TEAM’S MOTIVATION “We spoke to coach Warren Barrett the night before, and he said ‘No, we’ve finished third before’. So we were all aware of it as a team out there and … that’s been driving us on, and I think it helped us get us through it today,” said McAnuff. “I think you saw a real effort from everybody. That was motivating us. “It’s just a real togetherness,” the midfielder continued. “Throughout the tournament there’ve been a few ups and downs, but we’ve used everything to motivate us trying to turn some negative situations into positives ones, and I think you’ve seen that out on the pitch, and I think we’ve just got to continue to do that.” Highlighting their toughness and growth, McAnuff pointed to the period after half-time when they withstood constant US pressure. “That was key, and I think having that bit of experience in the squad, players who have been through (those) scenarios before, we knew we had to get through that next 10, 15 minutes conceding. We did it with a mixture of good defending and a bit of luck and a bit of woodwork here and there … but when you’re up against it, like we were, it was not just 11 players out there today, there were 68,000 fans, and the Boyz stood up to it well, and we’re just delighted to be in the final.” That game takes place on Sunday in Philadelphia against Mexico, the six-time champions. ATLANTA, Georgia: THE Boyz have really come of age. That’s one of the clearest signals from Jamaica’s historic 2-1 semi-final win over the United States of America (USA) in their CONCACAF Gold Cup encounter at the Georgia Dome on Wednesday night. The victory was Jamaica’s first against the US on American soil and made them the first Caribbean team to qualify for the final of the Gold Cup, the Confederation of North, Central America, and Caribbean championship in its 13th staging. One of the key players in the landmark achievement, midfielder Joel ‘Jobi’ McAnuff, says Jamaica needs to ensure continued growth of its stature in international football. “We want to make sure this is something moving forward for Jamaica. We’re no longer underdogs when it comes to playing against the USA. We’ve got a lot to be proud of and a lot to fear for the other countries when they come up against us,” McAnuff said. Only last year, the Reggae Boyz suffered an 8-0 thumping at the hands of France just ahead of the World Cup Finals. Things were a lot different then, with head coach Winfried Schäfer having to chop and change squads amid some crazy travelling schedules that denied their team rest, as well as its best players on a four-match tour. Three of the results were close, but the 8-0 stood out. In his own time, Schäfer has gone about moulding a team of inner strength, a team of character, with players willing to fight for each other and their country. By the Caribbean Cup last year, the signs of growth were evident and Jamaica went on to crown themselves champions. Then came a couple of practice matches, with the Reggae Boyz winning 3-0 and 2-1 over Cuba and Venezuela, respectively. If no one had been noticing, Schäfer’s graft emerged with greater definition at the Copa America, the South American championship, in June when Jamaica lost 1-0 in three group matches against Uruguay, Paraguay, and world number one Argentina, which was led by the world’s best player, Lionel Messi. It wasn’t just the scores either, but the way the team handled itself, drawing encores and rapturous applause from the appreciative football-cultured South Americans. They came to the Gold Cup with a best-ever finish of third, a placing earned in 1993 when they made one of two semi-final appearances. The 1998 Boyz who made first-time Jamaica qualification to the World Cup at France also made top four. Experts in the US predicted that Jamaica would only get two points and elimination at the group stage. The Boyz won their group with seven of the maximum nine points, and as they got to the semis, McAnuff said part of their growing reputation hinged on improving their Gold Cup best.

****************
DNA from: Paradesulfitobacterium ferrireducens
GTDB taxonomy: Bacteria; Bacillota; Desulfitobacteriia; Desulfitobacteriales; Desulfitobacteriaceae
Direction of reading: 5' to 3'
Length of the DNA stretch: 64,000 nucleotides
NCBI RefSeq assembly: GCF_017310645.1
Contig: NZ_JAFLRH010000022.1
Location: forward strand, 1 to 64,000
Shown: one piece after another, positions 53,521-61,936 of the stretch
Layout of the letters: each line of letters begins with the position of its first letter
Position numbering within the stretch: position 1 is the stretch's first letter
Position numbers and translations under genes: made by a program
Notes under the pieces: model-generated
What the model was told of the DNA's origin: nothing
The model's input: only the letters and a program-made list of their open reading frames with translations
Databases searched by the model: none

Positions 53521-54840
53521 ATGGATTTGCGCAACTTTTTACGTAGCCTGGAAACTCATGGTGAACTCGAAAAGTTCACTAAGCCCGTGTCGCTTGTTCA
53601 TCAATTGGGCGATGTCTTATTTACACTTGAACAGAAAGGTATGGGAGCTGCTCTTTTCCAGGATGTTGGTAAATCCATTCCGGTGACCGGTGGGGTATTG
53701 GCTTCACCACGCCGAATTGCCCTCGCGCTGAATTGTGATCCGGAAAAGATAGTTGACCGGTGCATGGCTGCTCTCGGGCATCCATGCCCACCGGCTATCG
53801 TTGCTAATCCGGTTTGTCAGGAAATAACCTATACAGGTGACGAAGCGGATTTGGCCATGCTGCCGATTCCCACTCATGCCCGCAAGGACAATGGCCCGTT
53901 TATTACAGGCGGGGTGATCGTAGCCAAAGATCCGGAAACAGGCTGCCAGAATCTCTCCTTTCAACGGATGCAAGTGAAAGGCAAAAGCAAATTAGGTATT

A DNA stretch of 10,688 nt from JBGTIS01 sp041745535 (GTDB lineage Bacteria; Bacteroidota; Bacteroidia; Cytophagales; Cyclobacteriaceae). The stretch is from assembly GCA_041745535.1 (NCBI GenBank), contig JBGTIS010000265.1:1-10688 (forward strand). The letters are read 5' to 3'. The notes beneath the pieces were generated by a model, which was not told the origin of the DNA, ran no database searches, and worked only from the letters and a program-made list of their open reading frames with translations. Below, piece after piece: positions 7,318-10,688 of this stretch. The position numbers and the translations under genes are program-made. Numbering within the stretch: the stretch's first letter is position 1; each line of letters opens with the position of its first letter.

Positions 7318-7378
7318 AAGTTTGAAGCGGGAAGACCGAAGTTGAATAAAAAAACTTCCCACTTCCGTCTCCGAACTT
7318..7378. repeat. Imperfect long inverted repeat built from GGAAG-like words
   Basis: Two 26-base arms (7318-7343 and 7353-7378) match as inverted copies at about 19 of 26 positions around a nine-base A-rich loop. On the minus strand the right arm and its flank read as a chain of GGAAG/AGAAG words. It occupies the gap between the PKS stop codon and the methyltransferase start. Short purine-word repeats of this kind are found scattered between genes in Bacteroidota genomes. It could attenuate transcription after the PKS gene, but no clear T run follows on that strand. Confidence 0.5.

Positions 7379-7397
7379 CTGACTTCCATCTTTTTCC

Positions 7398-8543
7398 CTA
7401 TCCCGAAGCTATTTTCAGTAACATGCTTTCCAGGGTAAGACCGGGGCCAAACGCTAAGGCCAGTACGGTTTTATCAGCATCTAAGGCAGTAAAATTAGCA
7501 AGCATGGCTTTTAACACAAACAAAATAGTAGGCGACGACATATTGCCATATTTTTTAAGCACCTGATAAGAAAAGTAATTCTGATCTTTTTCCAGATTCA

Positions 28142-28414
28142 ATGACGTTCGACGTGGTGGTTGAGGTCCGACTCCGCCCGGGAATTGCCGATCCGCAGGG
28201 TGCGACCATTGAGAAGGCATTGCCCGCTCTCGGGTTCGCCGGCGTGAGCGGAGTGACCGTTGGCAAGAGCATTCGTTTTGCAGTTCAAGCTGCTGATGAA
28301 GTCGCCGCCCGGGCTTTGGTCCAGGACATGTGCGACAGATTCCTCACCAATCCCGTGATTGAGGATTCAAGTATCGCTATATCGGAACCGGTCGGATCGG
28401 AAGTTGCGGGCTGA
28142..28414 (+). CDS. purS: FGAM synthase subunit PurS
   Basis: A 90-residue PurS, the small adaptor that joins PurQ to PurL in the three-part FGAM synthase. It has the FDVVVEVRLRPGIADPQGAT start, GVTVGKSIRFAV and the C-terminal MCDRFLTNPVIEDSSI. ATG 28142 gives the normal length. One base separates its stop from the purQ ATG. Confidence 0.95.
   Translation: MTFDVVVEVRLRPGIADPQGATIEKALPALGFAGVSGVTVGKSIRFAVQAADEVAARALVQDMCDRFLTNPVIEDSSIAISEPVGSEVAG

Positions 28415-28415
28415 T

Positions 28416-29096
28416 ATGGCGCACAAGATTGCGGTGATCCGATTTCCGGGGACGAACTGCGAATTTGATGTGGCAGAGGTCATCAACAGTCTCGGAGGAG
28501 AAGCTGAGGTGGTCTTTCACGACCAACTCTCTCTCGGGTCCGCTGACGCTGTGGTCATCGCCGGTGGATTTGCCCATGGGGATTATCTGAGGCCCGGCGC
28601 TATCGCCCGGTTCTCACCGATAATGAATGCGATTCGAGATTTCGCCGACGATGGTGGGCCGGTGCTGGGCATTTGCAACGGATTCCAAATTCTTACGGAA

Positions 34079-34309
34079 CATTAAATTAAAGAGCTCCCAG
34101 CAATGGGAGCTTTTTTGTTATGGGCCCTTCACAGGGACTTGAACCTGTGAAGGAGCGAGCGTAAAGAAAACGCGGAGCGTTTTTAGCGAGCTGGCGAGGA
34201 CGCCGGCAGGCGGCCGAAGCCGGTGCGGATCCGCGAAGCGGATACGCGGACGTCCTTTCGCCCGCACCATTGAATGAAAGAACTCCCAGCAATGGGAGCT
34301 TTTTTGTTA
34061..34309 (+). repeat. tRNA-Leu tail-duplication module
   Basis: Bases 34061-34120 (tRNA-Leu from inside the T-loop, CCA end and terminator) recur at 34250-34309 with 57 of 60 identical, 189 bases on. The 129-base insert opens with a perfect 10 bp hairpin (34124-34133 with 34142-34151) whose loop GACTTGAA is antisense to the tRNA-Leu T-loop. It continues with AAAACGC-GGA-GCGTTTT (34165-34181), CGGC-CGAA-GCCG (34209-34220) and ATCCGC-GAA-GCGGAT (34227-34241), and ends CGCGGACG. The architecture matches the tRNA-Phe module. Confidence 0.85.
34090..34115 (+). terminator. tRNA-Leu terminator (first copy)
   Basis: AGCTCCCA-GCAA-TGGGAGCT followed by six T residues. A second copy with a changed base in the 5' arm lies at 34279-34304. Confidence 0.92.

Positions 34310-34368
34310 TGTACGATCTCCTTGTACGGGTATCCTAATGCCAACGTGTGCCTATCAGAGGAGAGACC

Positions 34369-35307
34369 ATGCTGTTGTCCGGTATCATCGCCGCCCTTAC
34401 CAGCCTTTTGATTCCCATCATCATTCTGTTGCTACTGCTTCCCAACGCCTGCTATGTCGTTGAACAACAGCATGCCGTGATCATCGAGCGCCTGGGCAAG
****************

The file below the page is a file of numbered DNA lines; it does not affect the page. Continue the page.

AD Quality Auto 360p 720p 1080p Top articles1/5READ MOREThe top 10 theme park moments of 2019 “He’s being extremely political,” said Nativo Lopez, president of the Mexican American Political Association. “He’s dissipated all of his political capital after the recall election. His popularity is significantly down among Latinos. “This requires him to shore up his political base – that’s the base that is most vociferously opposed to driver’s licenses.” Cedillo said one legal option could be looking at whether the state will be in violation of the Real ID Act, a new federal law that establishes a national system of driver’s licenses. Cedillo had argued that his bill was written to implement the federal law in California. But Schwarzenegger said the state needs to wait for the federal government to write regulations based on the new law before implementing it here. He said the state could wind up spending millions of dollars to implement the bill only to see it conflict with federal regulations. The governor also said the bill lacked sufficient security measures to ensure undocumented immigrants who apply for licenses are who they say they are. SACRAMENTO – Gov. Arnold Schwarzenegger vetoed a bill Friday that would have granted driver’s licenses to illegal immigrants in California – a move that had been expected but still disappointed Latino activists who have been working on the issue for years. Supporters of the bill said they will likely reintroduce it in the next legislative session and are exploring whether they have any legal options. “We will not be discouraged nor deterred,” said Sen. Gil Cedillo, D-Los Angeles, author of the bill. Supporters said they believe Schwarzenegger vetoed the bill, at least in part, to please his conservative base as he faces plunging popularity among voters and heads into tough special-election and re-election battles. “This bill is premature and could undermine national security efforts to identify individuals who pose enormous risk to the safety of Californians,” Schwarzenegger said in a written statement explaining his veto. “I have repeatedly stated that the ability to verify documents used to establish an identity must include a way to determine whether an individual is who he or she purports to be and must include a criminal background check.” During the recall campaign and in the early part of his term, Schwarzenegger successfully sought a repeal of a law granting licenses to illegal immigrants. However, he said he would support such a measure if it had more provisions to ensure the security of the document, such as conducting a background check on undocumented immigrants who applied for a California license. He also wanted to establish a separate license with a different physical appearance for illegal immigrants. Cedillo tried to incorporate the governor’s requirements into the latest version of a bill he has been working on for years. He and other supporters argued that the bill was necessary to ensure that an estimated 2 million illegal immigrants driving in California are tested, licensed and insured, for the safety of other drivers. Cedillo pitched his bill as the state’s proposed method of implementing the federal Real ID Act, a new law that establishes a national system of driver’s licenses. The act does not allow the national license to be granted to undocumented immigrants, but does allow states to establish a separate license document for that purpose. Conservative groups were happy with the governor’s action, but worried that the issue was unresolved. “I have no doubt that Gil Cedillo will be back next year to try again,” said Mike Spence, president of the California Republican Assembly, a conservative political group. “The argument is they’re already breaking several other laws so we should go ahead and reward them by allowing them to do this one thing legally? That argument flies in the face of enforcing our immigration laws and encourages illegal aliens to come here.” Harrison Sheppard, (916)446-6723 email@example.com 160Want local news?Sign up for the Localist and stay informed Something went wrong. Please try again.subscribeCongratulations! You’re all set! read more